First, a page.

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Discussion in 'Organic Lawn Care' started by GTC1187, Mar 4, 2011.
Would it be composted horse manure spread as a top dressing?
Sounds good to me. Can I assume by the question you have a source of this available to you?
Perhaps the compost just create a better seed bed and nutrient source. I have a canal road that runs behind my house that I have mulched with grass clippings /leaves to keep the weeds down for a couple of years . Last year I didn't and I had the thickest stand of weeds along the whole line of houses before I got them cut down. They were easily two feet taller behind my house than any other house on the row.
The weeds were probably growing with most of their roots in the "Soilless" pile of rotted material, correct? No added Fertilizers I assume...
Isnt chicken manure very cheap and plentiful? Outside of human based like Milorganite. My uncle was a corn farmer and growing up I remember after they plowed and disked the fields they put down chicken manure. Weeds weren't a problem.
I don't think chickens really eat any thing that they don't grind up in their gullet... Seeds are a big part of their natural diet, and their droppings are probably weed-free...
It certainly could be cheap, but Composted horse manure is risky business in some parts.
The risk is that the horses may have foraged on fields sprayed with herbicides. Noxious weed herbicides can have a very long residual, and pass right through the horse and the composting process.
You certainly want the source tested, and then you want to grow a few vegetables out of it to be sure. Look for any twisting or stunting. Radishes and tomatoes are good ones to plant.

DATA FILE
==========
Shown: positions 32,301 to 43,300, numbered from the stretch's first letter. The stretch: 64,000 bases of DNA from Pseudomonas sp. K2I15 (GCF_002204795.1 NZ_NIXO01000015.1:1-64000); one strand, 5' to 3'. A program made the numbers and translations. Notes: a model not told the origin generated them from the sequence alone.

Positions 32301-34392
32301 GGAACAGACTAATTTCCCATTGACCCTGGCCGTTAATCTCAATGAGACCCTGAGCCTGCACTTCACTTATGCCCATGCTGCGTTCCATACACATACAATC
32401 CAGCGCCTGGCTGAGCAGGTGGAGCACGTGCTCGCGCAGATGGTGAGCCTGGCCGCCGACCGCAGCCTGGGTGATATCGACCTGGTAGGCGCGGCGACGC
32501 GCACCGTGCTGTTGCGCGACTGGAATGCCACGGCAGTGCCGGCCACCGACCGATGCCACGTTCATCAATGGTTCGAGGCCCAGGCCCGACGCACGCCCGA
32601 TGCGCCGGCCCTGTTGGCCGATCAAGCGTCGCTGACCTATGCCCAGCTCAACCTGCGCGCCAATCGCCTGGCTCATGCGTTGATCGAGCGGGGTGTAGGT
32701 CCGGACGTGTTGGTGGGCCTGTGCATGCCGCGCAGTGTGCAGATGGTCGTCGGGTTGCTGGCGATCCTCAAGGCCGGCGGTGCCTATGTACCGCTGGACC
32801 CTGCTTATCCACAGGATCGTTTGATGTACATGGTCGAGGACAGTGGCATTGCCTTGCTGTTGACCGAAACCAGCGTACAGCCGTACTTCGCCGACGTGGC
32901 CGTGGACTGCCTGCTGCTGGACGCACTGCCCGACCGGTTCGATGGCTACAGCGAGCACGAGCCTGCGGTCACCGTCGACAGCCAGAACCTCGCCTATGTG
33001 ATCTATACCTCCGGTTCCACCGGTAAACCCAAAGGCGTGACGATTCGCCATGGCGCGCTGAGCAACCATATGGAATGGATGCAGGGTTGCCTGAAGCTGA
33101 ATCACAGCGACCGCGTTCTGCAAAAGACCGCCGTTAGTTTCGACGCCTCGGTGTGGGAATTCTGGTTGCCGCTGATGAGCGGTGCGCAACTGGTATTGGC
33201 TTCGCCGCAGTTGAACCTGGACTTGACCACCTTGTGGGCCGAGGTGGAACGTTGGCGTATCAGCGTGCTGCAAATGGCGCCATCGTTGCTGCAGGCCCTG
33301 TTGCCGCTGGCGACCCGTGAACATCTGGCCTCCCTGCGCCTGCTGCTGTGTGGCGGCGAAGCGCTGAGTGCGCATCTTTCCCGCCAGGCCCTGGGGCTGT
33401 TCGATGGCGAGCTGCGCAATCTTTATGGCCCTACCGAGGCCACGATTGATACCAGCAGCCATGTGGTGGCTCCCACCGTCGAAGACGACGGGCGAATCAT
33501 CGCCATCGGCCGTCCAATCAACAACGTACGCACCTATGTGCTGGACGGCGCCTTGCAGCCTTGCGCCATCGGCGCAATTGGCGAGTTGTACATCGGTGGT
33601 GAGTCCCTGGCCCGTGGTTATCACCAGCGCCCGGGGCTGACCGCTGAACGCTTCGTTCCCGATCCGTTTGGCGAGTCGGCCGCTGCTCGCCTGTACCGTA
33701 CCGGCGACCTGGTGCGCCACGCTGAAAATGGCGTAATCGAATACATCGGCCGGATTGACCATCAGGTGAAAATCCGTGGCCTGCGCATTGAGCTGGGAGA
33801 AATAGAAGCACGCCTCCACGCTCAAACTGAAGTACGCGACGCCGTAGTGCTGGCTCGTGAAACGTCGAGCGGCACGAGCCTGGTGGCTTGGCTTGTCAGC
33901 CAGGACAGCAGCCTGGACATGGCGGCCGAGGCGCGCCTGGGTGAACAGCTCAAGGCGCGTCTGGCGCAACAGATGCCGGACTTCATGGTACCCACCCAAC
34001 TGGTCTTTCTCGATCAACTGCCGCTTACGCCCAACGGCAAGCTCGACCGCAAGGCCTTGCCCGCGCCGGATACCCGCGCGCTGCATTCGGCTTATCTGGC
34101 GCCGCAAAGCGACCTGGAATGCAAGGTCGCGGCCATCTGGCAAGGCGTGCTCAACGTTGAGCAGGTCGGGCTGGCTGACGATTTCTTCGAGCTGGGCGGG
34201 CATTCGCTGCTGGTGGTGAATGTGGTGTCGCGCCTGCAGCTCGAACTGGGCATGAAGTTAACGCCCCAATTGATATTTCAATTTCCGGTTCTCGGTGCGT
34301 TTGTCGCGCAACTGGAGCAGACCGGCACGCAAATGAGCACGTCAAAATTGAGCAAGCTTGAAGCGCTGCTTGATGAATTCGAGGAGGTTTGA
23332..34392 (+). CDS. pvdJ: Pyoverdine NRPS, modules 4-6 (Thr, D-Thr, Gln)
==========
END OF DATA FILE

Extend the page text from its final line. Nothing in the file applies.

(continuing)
IMO the biggest concern when it comes to weed seeds in the compost is the techniques used to compost it.
If the pile was turned and or aerated without letting weeds grow on the top layer you are going to be more weed free than if they just piled it up and let it sit for a year...
letting weeds grow on the top layer of an unmanaged compost pile and spill their thousands of seeds right into the pile... not good
JD is correct... If there is no 'good' source of compost, maybe better off w/out it...
Organic matter adds space among the soil particles, which improves water circulation and drainage, as well as aeration. It also creates a friendly environment for worms. They set up residence underground and keep passageways open for nutrients, water and air to reach the plants' roots..Although you do not say what you are fertilizing? Garden..lawn..?.Compost teas or Fish fertilizers would be an inexpensive option. Poultry Manures work well as does Millorganite..but the smell is a bit offensive when wet to some..The heavy metal content in Millorganite is miniscule altho NOFA and others dont accept it as "true organic"..Those are the cheapest I know of besides Composting correctly at your house..those tumblers make short work of it!